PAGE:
Does immigration contribute to economic growth? Without doubt

The returm of migration to SpainThe shift in the migration flows of foreigners seems to be related to Spain's economic outlook improvement

The main measure used to measure the economic growth of a country is GDP. The simplest approximation is the following: if GDP is growing more in one country than another, then that country is doing better than the other.
A slightly more detailed analysis might qualify, or even change more radically, the quicker conclusions, those obtained by measuring growth in different countries in dollars, yen or euros. We are going a bit deeper in the comparative analysis of the principal developed economies: the US, Japan and those of the four main economies in the Eurozone (Germany, France, Italy and Spain).

Measured in its own currency, and in nominal terms, it seems clear that the US (closely followed by Spain) is the economy which has performed best in the last 20 years. Its GDP has grown 124%, compared to increases between 54% and 74% for Germany, France or Italy, and practically zero in Japan.

The differences in accumulated inflation over 20 years in the different countries, however, are significant. In 2018 you needed 154 dollars in the US to but what would have cost 100 dollars 20 years earlier. However, in Japan 100 yen in 2018 buys the same as 100 yen in 1998. In the Eurozone, the accumulated inflation over the last 20 years is close to, but not as high as, that in the US (41% compared to 54%).

Adjusting the GDP data for inflation, passing from nominal to real GDP, we see that the differences in growth between the different economies narrow. In fact, in real terms, Spain is the first economy, exceeding the US, of the six economies studied with greater growth, and the significant difference in nominal terms between one of the Eurozone economies (Italy) and Japan is significantly reduced. Thus the 54% growth in Italian GDP compared to 6% in Italy in nominal terms is reduced to a very similar 9% and 5% respectively, if we measure it in real terms.

Real GDP data provide us with a better image of the evolution of an economy than the nominal data. But does a greater increase in real GDP really mean an economic advance seen by the population of the countries?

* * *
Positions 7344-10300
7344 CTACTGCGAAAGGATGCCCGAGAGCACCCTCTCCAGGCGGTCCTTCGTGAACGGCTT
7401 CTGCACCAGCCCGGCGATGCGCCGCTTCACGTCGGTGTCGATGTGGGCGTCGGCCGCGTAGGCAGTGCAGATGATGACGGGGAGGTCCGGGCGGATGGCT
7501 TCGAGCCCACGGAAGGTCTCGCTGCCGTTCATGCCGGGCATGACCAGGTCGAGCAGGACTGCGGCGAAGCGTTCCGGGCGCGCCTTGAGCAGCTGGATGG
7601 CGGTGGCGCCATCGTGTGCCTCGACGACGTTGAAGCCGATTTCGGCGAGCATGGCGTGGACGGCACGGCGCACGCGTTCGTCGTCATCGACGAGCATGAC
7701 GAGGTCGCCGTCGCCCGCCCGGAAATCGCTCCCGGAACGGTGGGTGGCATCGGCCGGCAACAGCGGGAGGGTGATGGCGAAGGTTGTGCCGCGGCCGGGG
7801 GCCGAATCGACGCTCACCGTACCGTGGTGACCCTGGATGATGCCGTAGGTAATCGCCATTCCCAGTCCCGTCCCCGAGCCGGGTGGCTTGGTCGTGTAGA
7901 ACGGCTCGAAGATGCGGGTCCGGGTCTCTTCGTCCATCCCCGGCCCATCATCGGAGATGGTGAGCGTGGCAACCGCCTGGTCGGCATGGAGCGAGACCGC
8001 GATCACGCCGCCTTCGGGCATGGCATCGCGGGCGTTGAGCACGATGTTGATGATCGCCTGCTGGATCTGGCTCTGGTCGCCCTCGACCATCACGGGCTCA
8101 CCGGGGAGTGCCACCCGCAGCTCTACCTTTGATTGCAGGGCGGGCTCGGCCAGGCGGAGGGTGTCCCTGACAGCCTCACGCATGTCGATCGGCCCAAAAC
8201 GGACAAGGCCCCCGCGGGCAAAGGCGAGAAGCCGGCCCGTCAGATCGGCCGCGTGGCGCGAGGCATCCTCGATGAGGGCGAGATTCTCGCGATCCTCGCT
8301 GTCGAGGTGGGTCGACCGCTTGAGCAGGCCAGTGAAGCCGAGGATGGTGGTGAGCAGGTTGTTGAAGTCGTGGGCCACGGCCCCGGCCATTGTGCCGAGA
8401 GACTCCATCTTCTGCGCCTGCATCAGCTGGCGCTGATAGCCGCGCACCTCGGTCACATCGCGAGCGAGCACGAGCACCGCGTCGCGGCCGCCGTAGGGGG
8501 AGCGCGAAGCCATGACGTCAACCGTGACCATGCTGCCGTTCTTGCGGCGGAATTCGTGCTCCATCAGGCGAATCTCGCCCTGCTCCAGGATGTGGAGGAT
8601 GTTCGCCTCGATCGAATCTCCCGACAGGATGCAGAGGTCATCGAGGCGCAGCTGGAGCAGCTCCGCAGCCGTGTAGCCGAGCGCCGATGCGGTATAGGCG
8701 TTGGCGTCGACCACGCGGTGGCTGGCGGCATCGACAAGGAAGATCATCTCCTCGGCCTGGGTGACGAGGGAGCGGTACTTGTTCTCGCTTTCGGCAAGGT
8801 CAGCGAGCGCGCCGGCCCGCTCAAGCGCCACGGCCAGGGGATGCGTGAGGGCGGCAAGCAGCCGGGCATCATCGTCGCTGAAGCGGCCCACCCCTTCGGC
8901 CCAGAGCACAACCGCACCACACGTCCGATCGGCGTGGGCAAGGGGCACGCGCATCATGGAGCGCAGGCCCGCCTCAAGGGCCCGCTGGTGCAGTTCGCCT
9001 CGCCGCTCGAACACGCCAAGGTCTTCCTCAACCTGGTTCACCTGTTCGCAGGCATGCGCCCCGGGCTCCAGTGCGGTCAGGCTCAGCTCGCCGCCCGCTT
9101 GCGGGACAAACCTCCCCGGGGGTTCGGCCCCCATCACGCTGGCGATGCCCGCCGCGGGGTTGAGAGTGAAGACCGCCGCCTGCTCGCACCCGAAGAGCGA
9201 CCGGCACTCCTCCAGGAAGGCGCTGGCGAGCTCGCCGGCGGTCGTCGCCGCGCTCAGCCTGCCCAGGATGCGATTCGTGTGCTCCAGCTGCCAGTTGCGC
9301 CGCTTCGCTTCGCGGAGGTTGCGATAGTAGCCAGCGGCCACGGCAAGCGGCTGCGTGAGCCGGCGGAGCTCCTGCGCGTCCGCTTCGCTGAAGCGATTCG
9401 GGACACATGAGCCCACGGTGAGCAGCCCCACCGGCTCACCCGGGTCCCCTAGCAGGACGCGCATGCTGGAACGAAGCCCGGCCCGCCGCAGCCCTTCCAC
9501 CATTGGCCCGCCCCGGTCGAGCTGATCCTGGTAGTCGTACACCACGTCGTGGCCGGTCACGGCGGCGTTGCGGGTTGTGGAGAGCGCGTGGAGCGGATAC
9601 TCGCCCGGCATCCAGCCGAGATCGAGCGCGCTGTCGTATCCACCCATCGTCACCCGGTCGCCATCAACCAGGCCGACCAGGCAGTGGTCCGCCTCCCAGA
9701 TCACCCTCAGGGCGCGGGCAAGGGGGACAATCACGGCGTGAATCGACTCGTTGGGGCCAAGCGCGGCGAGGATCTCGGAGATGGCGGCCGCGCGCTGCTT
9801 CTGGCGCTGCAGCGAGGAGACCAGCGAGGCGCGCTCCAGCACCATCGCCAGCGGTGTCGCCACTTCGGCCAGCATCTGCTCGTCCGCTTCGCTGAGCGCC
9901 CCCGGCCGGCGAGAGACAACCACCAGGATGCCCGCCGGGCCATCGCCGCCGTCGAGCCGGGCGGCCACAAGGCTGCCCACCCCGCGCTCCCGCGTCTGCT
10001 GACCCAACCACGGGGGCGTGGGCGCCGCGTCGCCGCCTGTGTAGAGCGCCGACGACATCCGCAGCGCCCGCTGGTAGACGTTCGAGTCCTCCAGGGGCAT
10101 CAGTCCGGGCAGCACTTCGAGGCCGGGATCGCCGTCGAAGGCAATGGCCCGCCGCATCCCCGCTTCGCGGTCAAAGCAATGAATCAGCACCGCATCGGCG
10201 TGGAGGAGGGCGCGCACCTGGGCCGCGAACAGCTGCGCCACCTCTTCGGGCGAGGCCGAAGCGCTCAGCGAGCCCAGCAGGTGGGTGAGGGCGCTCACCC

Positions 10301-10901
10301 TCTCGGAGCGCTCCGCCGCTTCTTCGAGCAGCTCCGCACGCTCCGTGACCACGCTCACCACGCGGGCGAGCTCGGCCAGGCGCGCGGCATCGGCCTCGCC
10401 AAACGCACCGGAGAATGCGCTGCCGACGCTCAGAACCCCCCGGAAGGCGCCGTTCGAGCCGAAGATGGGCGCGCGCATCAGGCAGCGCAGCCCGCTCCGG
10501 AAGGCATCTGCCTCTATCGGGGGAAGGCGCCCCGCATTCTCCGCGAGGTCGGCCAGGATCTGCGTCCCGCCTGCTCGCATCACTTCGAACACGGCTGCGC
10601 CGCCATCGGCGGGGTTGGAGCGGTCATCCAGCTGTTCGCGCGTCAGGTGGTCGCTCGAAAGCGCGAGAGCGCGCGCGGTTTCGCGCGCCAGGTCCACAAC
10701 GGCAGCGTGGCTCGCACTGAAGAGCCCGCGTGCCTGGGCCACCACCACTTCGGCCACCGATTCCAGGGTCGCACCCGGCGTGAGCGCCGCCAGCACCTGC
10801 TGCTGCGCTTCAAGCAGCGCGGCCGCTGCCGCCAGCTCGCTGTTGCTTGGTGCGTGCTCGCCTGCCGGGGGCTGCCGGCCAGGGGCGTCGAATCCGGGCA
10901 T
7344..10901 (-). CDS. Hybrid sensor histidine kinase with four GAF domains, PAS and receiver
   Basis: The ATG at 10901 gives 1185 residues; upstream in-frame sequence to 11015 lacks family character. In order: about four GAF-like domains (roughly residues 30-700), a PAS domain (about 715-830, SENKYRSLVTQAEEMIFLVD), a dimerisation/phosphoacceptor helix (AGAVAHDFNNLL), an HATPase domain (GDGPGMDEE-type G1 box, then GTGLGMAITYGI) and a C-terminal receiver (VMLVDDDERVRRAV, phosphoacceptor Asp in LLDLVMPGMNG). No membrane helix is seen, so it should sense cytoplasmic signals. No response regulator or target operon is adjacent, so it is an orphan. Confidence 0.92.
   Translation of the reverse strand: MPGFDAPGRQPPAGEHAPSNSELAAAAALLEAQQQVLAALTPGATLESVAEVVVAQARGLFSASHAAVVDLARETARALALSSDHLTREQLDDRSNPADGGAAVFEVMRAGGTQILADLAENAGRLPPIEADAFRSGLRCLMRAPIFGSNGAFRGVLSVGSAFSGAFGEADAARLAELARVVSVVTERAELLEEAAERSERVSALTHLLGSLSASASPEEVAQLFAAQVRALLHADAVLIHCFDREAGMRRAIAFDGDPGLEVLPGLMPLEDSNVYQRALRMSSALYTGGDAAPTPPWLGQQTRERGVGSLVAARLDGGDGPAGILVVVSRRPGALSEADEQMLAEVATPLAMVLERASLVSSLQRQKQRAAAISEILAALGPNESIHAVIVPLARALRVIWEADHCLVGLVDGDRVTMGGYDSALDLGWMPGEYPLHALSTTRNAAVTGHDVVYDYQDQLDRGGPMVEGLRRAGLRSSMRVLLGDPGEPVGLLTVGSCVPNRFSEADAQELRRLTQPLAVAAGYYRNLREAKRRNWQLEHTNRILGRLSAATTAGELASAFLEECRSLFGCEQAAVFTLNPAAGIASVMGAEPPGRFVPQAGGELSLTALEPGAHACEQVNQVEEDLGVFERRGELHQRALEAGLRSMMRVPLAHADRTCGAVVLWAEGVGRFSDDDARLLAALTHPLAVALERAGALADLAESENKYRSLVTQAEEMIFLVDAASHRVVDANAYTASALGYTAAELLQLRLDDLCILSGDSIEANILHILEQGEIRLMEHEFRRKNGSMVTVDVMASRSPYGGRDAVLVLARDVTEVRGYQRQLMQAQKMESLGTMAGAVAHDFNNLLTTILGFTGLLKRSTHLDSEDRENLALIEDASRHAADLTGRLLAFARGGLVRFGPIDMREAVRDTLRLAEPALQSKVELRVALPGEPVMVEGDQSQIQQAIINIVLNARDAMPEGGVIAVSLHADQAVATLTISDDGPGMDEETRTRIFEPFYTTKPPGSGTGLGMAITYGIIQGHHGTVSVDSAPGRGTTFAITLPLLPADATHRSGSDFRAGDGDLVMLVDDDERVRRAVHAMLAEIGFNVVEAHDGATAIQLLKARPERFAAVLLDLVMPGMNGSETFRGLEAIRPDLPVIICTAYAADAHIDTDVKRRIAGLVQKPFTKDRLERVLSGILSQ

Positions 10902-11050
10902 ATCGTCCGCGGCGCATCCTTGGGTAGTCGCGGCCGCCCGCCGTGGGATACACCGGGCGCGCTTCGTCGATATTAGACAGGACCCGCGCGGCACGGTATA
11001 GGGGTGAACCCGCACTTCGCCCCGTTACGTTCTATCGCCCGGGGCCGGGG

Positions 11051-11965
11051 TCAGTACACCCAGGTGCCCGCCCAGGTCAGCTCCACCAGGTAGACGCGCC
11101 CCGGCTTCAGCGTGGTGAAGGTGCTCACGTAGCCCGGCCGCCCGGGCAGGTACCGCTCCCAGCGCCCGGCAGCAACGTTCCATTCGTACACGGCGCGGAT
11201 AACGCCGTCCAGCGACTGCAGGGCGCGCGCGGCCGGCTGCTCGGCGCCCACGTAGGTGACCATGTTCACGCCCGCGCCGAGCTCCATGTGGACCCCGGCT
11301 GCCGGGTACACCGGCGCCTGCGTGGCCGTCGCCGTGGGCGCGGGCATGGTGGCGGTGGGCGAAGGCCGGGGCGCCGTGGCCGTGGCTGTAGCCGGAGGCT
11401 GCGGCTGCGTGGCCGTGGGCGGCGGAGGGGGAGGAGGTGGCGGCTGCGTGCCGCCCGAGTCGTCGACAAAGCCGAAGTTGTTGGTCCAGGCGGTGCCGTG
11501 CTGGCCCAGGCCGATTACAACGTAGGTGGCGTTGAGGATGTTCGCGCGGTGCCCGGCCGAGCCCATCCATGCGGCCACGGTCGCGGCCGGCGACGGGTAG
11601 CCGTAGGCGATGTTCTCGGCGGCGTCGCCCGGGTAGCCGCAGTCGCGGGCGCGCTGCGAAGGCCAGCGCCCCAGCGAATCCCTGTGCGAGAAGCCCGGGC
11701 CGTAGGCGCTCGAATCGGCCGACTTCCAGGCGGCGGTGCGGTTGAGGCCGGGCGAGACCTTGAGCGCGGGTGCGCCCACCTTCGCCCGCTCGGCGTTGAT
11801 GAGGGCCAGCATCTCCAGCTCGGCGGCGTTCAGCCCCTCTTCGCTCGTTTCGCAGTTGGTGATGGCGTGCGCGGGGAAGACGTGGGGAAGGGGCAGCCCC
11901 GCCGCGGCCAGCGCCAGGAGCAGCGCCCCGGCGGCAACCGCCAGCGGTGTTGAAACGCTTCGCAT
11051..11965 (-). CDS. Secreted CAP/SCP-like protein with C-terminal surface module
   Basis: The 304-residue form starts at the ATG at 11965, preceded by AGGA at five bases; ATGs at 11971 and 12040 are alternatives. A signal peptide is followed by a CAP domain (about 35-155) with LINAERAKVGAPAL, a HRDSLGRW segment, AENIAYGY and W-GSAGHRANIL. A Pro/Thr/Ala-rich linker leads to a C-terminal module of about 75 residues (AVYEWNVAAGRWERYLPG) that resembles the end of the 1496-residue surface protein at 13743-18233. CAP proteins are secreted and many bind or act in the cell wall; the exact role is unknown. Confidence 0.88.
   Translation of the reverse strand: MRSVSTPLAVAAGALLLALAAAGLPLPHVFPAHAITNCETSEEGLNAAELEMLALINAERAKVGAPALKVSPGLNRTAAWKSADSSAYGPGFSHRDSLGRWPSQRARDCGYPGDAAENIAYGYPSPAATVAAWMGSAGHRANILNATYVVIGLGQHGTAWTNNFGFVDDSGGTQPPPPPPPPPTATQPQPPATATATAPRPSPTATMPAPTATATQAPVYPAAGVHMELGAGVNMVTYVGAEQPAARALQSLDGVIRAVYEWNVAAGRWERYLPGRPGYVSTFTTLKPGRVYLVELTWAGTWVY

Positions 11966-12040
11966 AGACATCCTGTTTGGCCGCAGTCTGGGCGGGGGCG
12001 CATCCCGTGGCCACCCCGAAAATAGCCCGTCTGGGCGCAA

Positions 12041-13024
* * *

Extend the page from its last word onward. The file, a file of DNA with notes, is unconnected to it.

The economic progress perceived by the population of a determined country should take into account the evolution of its population. In developed economies, over the last 20 years, populations have scarcely grown. Population increase basically comes from migratory flows. And here we see very different patterns of growth. From the strict population stagnation in Japan and Germany (net migration close to zero), to significant increases in France (over 10%) and major increases, close to 20%, in the US and Spain.

Adjusting real GDP data to the different evolution of population, we obtain a measure of economic progress per inhabitant, real GDP per capita. And with this measure, the ranking of who has progressed more or less also experiences significant changes. Spain consolidates its differential over the other countries, its leadership (+29%) and Germany is practically the same as the US (both around 20%). Italy and Japan remain at the bottom, with practically identical real GDP per capita growth, close to 5% over the last 20 years.

Thus we see how moving from the analysis of nominal GDP to real GDP per capita radically changes the conclusions. The growth in the American economy over the last 20 years in current dollar is practically double that of Germany in current euros (124% compared to 69%). But in constant dollars and euros, per inhabitant, they have made practically the same progress (+21% compared to +19%). And the apparent great difference between Japan (+6% in current yen) and Italy (+54% in current yen) is completely eliminated , measured in real terms per capita (+4% compared to +6%).

Can we confirm, through this data, that immigration contributes to economic growth? Without doubt, absolutely, yes. The three countries with greatest GDP growth, both in current and constant terms (the US, Spain and France), have been those that have experienced a greater increase in population, coming from first- or second-generation immigrants.

But, if instead of measuring economic progress at the aggregate level of a country, we lower our measure to per inhabitant, the conclusions are not so clear. Germany, with practically no increase in population, has enjoyed an economic growth per person clearly superior to France, and very close to the US, with a significant increase in population (due to immigration). However, other countries with practically zero increase in populations (Japan and, to a lesser extent, Italy) have not seem significant improvements in real GDP per capita).

About the Author

Ofelia Marín Lozano
Ofelia Marín-Lozano is as financial analyst and CEO at 1962 Capital SICAV. She holds a Ph.D. in Economics and is Professor of Global Business Environment and Financial Analysis in Madrid's Icade Business School.